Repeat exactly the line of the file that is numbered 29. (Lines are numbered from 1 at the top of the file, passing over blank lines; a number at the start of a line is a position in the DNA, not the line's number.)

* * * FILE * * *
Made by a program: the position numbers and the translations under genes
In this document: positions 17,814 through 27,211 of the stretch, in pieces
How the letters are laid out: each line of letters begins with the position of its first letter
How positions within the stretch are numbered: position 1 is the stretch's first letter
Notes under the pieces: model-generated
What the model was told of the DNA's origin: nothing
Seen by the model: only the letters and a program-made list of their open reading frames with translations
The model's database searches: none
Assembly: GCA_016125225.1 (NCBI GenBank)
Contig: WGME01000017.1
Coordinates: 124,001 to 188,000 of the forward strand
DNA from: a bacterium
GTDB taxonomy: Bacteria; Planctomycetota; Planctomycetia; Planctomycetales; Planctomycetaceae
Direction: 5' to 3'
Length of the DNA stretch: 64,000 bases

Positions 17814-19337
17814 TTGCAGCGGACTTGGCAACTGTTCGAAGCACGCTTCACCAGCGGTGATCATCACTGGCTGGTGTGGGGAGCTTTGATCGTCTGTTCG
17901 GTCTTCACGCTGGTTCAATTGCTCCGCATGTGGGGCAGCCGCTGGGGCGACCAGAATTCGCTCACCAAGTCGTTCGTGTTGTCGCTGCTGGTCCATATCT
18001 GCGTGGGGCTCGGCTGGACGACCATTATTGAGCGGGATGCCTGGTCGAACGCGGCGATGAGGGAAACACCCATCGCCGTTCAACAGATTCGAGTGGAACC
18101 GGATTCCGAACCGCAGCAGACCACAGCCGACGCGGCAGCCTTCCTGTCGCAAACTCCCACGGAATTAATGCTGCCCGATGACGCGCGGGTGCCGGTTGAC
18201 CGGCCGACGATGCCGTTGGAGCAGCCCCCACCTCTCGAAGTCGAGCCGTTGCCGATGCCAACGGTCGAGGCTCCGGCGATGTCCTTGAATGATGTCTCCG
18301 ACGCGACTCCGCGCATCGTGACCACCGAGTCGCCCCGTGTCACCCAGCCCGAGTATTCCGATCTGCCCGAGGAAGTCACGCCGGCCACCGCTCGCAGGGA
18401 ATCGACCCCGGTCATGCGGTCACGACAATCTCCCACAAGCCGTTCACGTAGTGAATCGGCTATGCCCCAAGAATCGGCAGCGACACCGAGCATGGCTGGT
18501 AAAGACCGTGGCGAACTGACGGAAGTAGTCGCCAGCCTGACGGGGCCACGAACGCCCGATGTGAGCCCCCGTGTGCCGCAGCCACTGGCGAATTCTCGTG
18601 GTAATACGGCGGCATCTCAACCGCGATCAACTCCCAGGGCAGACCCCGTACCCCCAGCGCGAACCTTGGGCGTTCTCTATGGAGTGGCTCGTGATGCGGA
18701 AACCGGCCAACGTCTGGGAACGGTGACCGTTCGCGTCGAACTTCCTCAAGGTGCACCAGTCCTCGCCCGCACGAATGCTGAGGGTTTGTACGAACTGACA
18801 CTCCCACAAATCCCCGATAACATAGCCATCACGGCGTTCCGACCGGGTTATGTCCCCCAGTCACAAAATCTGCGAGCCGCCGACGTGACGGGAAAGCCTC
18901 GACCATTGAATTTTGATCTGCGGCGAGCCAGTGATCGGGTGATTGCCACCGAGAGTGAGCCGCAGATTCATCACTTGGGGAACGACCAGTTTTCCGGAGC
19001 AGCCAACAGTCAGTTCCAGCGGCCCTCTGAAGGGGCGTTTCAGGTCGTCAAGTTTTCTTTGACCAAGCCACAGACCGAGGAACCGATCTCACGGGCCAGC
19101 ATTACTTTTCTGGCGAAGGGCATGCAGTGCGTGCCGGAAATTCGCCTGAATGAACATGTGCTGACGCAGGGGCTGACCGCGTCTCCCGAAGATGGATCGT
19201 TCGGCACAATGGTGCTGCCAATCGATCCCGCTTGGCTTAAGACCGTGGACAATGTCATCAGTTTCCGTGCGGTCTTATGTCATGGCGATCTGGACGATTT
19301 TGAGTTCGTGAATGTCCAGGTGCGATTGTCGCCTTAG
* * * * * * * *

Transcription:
19001 AGCCAACAGTCAGTTCCAGCGGCCCTCTGAAGGGGCGTTTCAGGTCGTCAAGTTTTCTTTGACCAAGCCACAGACCGAGGAACCGATCTCACGGGCCAGC